QUEEN STREET HERITAGE TRUST, SUNDERLAND, ENGLAND
(Incorporating the Phoenix Hall of 1785)
At the mouth of the River Wear on the north-east coast of England stands the port of Sunderland, a proud town which developed because the topography of the river banks afforded both flat areas for the construction of quays, docks and shipyards and a gorge for the erection of staithes for the loading of coal onto ships. In its heyday the town, (now a city of course), epitomised shipbuilding as well as heavy engineering throughout the world. These traditional industries have now disappeared but others have arrived to take their place and the city lives on.
Not everything has changed however, for deep in the heart of the oldest part of Sunderland, in the corner of an unkept car park stands one of the oldest buildings in town. From the outside it appears to be in the early stages of dereliction which in reality is a disguise for its magnificent interior, for this is the Phoenix Hall, built in 1785 by the members of the Phoenix Lodge to replace a similar hall nearby which had been destroyed by fire and is thought to be if not the oldest, then one of the oldest purpose built Masonic meeting places in the world and incredibly still being used by the Lodge that built it over 230 years ago.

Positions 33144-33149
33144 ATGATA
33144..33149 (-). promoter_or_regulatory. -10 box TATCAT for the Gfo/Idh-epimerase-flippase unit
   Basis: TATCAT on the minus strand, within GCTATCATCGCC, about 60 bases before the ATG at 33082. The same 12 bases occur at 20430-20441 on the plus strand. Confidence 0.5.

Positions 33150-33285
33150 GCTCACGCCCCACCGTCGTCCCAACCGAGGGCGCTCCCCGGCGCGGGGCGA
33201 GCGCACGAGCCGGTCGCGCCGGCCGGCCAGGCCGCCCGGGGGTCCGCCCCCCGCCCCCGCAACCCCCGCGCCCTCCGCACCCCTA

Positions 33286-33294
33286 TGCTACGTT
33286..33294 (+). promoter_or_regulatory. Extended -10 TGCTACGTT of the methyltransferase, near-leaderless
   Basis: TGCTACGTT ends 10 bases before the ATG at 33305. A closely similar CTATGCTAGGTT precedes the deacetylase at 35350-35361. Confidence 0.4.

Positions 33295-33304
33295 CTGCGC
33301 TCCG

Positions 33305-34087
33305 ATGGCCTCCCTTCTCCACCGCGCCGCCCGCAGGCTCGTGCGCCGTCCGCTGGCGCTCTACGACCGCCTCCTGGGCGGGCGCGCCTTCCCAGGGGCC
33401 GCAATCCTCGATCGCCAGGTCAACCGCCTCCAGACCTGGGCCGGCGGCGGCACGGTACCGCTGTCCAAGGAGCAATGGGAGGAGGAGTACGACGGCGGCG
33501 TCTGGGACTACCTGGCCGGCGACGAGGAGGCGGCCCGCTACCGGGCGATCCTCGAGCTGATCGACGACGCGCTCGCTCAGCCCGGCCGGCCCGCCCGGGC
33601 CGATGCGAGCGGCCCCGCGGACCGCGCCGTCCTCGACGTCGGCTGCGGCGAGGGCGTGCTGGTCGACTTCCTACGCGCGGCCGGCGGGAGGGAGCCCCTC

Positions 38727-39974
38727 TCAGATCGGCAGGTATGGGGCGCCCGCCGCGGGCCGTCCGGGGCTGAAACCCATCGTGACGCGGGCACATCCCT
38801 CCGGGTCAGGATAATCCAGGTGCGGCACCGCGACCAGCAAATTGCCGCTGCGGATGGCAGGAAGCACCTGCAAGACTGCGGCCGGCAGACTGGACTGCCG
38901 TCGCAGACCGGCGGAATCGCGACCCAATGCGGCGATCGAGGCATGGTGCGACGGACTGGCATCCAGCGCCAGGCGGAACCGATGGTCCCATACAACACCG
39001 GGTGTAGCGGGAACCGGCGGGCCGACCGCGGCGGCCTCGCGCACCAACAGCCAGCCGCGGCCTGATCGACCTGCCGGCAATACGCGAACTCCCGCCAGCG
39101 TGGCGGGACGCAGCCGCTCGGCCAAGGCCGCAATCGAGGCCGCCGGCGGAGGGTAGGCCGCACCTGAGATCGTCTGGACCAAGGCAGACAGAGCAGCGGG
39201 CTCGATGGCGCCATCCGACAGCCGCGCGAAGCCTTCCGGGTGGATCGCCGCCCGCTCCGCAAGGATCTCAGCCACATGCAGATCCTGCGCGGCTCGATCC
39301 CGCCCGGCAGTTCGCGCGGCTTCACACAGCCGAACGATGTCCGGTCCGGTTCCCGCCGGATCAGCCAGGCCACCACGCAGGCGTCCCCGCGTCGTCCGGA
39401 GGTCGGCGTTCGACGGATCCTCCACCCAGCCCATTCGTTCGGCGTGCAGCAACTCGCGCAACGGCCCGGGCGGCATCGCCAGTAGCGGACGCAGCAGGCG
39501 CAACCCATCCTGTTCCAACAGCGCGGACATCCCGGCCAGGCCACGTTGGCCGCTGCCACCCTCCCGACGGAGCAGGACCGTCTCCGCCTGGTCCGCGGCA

When the Hall was built, George III was on the throne, William Pitt the younger was Prime Minister, the United States of America was only 2 years old and Australia had been discovered only 15 years before. The Hall was actually built on a bowling green in the centre of the then town which at that time was only about ½ mile square. Within the small area lived and worked some 10,000 people. The Hall was surrounded by narrow cobbled streets with open drains down the middle leading down to High Street and Low Street which ran parallel to the river and formed the commercial part of the town with hotels, chandler, sail makers, indeed all the facilities required by ships and shipping. The colliers which passed up and down the river and, indeed the cargo vessels loading and unloading at the quays were of course wooden sailing ships, some of which had been built at the shipyards across the river.
The area has changed, of course. The shipyards which had progressed to steel super-tankers have gone to be replaced by housing and a new campus for the University of Sunderland. The ships have also gone to be replaced by fishing boats and pleasure craft and the quays have now been pedestrianised with seats and picnic tables and the old warehouses refurbished as offices, shops and restaurants. The narrow cobbled streets have also gone to be replaced by tenement blocks which in turn are now being demolished to make way for low density housing and open space as part of the ambitious, long term, urban regeneration scheme in which the hall will play a major part.